Color Clients, Color Habits

Haircolor services are some of a salon’s most lucrative opportunities, but also among the most technologically complex items on the menu. To achieve beautiful color results, your team’s expertise is critical in guiding your clients’ color decisions. MODERN SALON Media’s new research sheds light on where colorists are succeeding in understanding and communicating with color clients as well as identifying areas of challenge that may surprise you.

MODERN SALON Media recently conducted exclusive, broad-ranging surveys of both colorists and consumers to help salon professionals understand what clients want, design the most effective ways to “talk color” to them and build the color ticket. The following overview, with input from some top color salon owners and colorists, is a companion piece to the expanded PROCESS Haircolor Research 2015 Special Report in the bonus guide delivered with the October issue of SALON TODAY. It is also available online at, along with additional content and updates on the critical color market.

“Listening is the number-one skill required to give the ultimate client consultation,” says celebrity hairdresser Marco Pelusi, owner of Marco Pelusi Hair Studio in West Hollywood. “This is not your moment to shine or sell; it’s all about your client.”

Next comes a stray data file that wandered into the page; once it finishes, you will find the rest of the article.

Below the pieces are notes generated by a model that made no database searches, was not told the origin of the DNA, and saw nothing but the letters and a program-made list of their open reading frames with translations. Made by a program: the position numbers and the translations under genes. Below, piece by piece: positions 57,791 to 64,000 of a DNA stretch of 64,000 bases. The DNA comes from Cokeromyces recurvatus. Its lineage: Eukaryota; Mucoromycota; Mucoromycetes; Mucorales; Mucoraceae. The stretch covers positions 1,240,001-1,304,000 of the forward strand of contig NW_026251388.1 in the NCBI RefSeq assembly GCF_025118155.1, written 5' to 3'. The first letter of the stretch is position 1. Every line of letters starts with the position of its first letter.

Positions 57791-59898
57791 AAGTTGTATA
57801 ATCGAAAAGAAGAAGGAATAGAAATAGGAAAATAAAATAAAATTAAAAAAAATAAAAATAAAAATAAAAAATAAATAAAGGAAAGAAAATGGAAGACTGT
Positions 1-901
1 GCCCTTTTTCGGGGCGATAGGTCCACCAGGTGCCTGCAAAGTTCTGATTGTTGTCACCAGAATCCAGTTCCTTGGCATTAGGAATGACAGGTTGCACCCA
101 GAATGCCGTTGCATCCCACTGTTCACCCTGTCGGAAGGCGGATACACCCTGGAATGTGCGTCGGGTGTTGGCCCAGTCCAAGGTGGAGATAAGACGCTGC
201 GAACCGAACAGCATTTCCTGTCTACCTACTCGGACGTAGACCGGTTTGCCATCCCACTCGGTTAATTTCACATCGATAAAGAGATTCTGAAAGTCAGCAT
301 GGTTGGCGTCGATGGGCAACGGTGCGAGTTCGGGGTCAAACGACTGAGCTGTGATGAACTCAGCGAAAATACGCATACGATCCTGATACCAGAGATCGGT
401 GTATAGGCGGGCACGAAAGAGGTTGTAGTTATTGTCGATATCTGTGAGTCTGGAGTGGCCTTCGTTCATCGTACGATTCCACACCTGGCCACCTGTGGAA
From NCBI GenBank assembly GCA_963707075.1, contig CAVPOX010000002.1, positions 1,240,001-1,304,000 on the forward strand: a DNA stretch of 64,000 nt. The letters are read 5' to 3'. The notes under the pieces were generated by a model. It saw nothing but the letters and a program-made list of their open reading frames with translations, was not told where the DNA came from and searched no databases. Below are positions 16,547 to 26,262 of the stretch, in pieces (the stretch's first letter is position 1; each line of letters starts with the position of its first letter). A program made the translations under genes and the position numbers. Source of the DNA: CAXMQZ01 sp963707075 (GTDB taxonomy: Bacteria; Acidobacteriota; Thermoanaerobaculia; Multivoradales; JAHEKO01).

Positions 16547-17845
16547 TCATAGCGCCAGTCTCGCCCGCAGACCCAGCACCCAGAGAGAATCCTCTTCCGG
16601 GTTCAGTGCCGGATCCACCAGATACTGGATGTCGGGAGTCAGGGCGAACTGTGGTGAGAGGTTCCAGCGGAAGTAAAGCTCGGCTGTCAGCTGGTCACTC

MODERN’s research indicates that hairdressers understand the value of a full color consultation, which Pelusi believes should take 15 to 20 minutes. More than nine out of 10 colorists we polled reported discussing hair color options with the client “always” or “most of the time.” Our client poll backs up the stylists’ claim: 94% of surveyed salon clients reported that their colorist asks sufficient questions about the kind of color they want.

“It’s so important to ask the right questions in the consultation to get the full history of the client’s hair,” says Cassandra McGlaughlin, salon director at Platinum Salon in Tampa, Florida, where she and stylist Dominique Limone specialize in color correction due to either botched home haircolor jobs or a previous stylist’s work. “Then we set up expectations based on a philosophy of ‘under promise and over deliver.’ There’s so much you can’t predict when you do color correction. You’re working on very uneven color canvases.”